In vivo dynamics of the K103N mutation following the withdrawal of non-nucleoside reverse transcriptase inhibitors in Human Immunodeficiency Virus-infected patients

Nicola Gianotti, Laura Galli, Enzo Boeri, Myriam Maillard, Giuseppe Serra, Deborah Ratti, Giulia Gallotta, Daniela Vacchini, Ylenia Tremolada, Adriano Lazzarin, Massimo Clementi, Antonella Castagna

Research output: Contribution to journalArticlepeer-review

Abstract

To investigate the dynamics of the K103N mutation following the withdrawal of non-nucleoside reverse transcriptase inhibitors (NNRTIs), we selected the Human Immunodeficiency Virus (HIV)-infected patients with the mutation at the time or after the failure of an NNRTI-containing regimen from an observational database. Of 62 patients fulfilling the inclusion criteria, 39 continued antiretroviral treatment without NNRTIs (group A), whereas 23 discontinued all antiretrovirals after NNRTI failure (group B). A total of 149 tests were analysed, with a median (IQR) of two (2-3) tests/patient. The overgrowth of wild-type virus at position 103 was observed in 14 subjects in group A (36%) and nine in group B (39%). No significant trend was found in relation to the disappearance of K103N variants in either group, but patients tested while receiving antiretrovirals had a significantly higher probability of retaining the K103N mutation over 24 months than those tested during treatment interruption (P = 0.007). In conclusion, following NNRTI discontinuation, HIV variants carrying the K103N mutation are not overgrown for long by wild-type quasispecies at this position in the majority of patients, although treatment interruption favours their disappearance. This suggests that the K103N mutation per se has little impact on viral fitness in vivo.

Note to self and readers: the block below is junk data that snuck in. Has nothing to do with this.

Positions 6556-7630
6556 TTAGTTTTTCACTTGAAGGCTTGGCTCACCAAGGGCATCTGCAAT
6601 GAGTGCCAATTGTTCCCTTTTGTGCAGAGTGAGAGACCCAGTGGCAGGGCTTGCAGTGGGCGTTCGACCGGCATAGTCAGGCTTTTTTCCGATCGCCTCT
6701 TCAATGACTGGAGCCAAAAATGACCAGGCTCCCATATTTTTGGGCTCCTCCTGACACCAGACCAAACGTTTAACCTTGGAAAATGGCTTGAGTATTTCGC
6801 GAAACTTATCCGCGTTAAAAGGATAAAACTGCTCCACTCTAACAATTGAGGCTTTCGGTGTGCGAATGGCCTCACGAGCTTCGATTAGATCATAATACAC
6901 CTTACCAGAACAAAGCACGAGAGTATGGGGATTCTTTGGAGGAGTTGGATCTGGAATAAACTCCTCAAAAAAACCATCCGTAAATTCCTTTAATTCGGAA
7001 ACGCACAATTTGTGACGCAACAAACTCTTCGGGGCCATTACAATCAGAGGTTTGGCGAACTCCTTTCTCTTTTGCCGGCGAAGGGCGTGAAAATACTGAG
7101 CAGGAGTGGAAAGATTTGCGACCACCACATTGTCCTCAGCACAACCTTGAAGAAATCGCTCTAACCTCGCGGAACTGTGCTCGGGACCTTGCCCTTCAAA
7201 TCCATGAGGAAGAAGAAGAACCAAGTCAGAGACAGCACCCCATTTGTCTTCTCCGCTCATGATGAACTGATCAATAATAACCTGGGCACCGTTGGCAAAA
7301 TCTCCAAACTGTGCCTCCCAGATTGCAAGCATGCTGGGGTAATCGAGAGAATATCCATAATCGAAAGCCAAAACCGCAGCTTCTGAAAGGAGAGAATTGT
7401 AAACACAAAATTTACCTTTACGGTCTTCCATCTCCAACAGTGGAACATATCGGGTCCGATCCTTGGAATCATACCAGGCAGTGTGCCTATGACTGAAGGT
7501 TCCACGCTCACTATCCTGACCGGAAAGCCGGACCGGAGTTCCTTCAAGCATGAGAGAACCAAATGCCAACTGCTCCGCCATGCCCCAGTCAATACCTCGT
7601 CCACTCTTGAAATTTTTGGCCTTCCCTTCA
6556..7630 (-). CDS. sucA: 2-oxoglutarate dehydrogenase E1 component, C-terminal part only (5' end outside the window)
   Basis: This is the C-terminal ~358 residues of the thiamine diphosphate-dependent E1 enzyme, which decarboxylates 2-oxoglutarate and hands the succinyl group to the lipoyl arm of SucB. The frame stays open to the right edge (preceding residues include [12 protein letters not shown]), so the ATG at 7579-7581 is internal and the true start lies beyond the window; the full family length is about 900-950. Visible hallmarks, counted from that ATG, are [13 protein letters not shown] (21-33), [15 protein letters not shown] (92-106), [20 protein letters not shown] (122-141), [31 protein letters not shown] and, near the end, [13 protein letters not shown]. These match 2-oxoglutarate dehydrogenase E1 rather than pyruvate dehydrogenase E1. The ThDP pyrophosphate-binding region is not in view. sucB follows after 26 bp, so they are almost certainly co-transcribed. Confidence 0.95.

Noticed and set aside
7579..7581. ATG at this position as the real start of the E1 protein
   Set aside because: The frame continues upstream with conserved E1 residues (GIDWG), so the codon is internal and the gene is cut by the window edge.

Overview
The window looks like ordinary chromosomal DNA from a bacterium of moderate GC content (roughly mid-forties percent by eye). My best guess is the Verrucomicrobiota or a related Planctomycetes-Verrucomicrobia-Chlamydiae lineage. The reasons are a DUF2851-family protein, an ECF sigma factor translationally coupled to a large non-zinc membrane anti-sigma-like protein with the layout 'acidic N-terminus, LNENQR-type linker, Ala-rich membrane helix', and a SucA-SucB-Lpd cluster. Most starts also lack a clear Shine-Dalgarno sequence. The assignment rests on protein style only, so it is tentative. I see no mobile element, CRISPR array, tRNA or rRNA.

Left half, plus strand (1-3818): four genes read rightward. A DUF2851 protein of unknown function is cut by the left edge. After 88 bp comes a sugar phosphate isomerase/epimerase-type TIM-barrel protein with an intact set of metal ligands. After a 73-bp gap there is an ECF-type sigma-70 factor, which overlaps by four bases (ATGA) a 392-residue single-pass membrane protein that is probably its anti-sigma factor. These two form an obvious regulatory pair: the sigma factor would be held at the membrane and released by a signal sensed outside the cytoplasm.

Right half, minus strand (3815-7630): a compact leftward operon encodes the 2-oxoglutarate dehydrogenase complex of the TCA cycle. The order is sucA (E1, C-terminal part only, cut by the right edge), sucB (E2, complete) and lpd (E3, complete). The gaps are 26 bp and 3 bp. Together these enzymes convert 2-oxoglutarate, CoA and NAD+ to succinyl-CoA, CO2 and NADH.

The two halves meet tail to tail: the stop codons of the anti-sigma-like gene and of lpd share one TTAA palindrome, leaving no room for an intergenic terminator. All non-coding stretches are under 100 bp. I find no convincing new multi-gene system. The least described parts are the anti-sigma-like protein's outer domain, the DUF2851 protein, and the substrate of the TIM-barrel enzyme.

Original languageEnglish
Pages (from-to)319-326
Number of pages8
JournalNew Microbiologica
Volume28
Issue number4
Publication statusPublished - Oct 2005

Keywords

  • Drug resistance
  • Human immunodeficiency Virus, HIV
  • In vivo fitness
  • K103N mutation
  • Non-nucleoside reverse transcriptase inhibitors
  • Reverse transcriptase
  • Treatment interruption

ASJC Scopus subject areas

  • Microbiology (medical)
  • Microbiology

Fingerprint

Dive into the research topics of 'In vivo dynamics of the K103N mutation following the withdrawal of non-nucleoside reverse transcriptase inhibitors in Human Immunodeficiency Virus-infected patients'. Together they form a unique fingerprint.

Cite this